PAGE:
3. What future changes do you anticipate most offices will have to make or un- dergo in the foreseeable future?
Dental offices will continue to convert to ‘paperless’ saving time and money. The technology is proven and reliable. It’s a better way to protect the most valuable asset in your practice – your patient charts. Use a service such as InfoSafe to safe guard your valuable data. It will also save 10 to 20 square feet of office space.
Technology will be integrated into cabinetry and delivery units so the operatory looks soothing and inviting and yet the dental equipment can be accessed easily when needed. A dentist or hygienist needs to access technology such as an intra-oral camera in the same manner as a hand piece. It’s also important to make space allowance for technologies such as CEREC, lasers, and microscopes. If renovating a building or starting from scratch ensure that operatories have sufficient conduit. Offices will need to be properly connected for the use of computers, monitors, security cameras and televisions. And of course, Wi-Fi is a must.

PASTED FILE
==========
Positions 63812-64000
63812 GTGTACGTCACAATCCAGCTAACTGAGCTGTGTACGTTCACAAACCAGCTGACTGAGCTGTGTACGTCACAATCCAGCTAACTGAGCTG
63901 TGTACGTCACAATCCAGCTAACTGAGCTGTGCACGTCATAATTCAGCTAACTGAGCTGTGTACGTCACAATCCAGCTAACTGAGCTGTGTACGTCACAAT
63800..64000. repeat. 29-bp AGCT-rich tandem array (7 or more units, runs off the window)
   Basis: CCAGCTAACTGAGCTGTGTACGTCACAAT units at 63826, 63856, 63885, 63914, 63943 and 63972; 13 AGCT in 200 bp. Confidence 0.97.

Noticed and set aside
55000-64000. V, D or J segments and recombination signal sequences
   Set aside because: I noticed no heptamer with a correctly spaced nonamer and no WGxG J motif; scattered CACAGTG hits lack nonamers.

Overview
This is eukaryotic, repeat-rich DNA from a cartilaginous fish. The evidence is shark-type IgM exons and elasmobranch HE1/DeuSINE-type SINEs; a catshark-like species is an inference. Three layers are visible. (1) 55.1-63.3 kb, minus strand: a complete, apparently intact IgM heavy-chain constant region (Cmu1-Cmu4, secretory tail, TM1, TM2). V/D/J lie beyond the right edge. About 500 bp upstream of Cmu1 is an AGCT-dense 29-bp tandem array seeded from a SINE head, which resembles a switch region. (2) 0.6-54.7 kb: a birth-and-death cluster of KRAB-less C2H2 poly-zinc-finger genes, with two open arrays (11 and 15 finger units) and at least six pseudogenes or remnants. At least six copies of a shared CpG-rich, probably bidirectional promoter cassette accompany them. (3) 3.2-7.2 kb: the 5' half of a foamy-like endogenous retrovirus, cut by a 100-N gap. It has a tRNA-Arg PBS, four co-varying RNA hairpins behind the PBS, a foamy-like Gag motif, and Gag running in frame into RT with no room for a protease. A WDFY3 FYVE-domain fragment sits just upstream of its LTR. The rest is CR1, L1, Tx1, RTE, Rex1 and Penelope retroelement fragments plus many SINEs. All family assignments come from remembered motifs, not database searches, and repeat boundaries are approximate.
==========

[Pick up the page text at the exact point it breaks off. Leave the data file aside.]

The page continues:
Green technologies within the office such as oil-less compressors, dry vacuum systems, efficient HVAC systems, energy star appliances, energy efficient lighting, low voc paint, cabinets made from green materials, such as formaldehyde free resins, and air purification systems such as those from surgically Clean air.
Patients appreciate that your office is up-to-date, and they feel more comfortable and confident in the dental care they receive. Update your office at least every five years. Making an investment in your dental practice is one of the best financial decisions you can make.
4.in recent years we have seen the emergence of dental offices that resemble the setting and feel of an expensive spa with a decor that enhances the feeling of comfort, luxury and decadent exclusivity.
What are your comments on this development?
People like to be pampered. The spa experience has grown from a hot towel at the end of the patient’s procedure, to a service like a facial, manicure, pedicure, massage therapy and in certain provinces Botox and Restylane, etc.
A dental spa setting means more than pampering a patient, it can also be used to help relax a patient as an estimated 10-15 per cent of people deal with a fear of going to the dentist. The decor, interior design and the equipment used play an important element in this type of office.
Dental spa offices are typically located in high-end areas that want to attract a demographic that enjoys being pampered. It’s another way to differentiate your dental practice from the competition, in a competitive marketplace.
Bottom Line:This interview contains interesting and insightful comments about current dental office design.
Dave Love is a Territory Representative with Patterson Dental Canada and has twenty-five years of professional client service experience. He can be reached at 905.598.1521 or firstname.lastname@example.org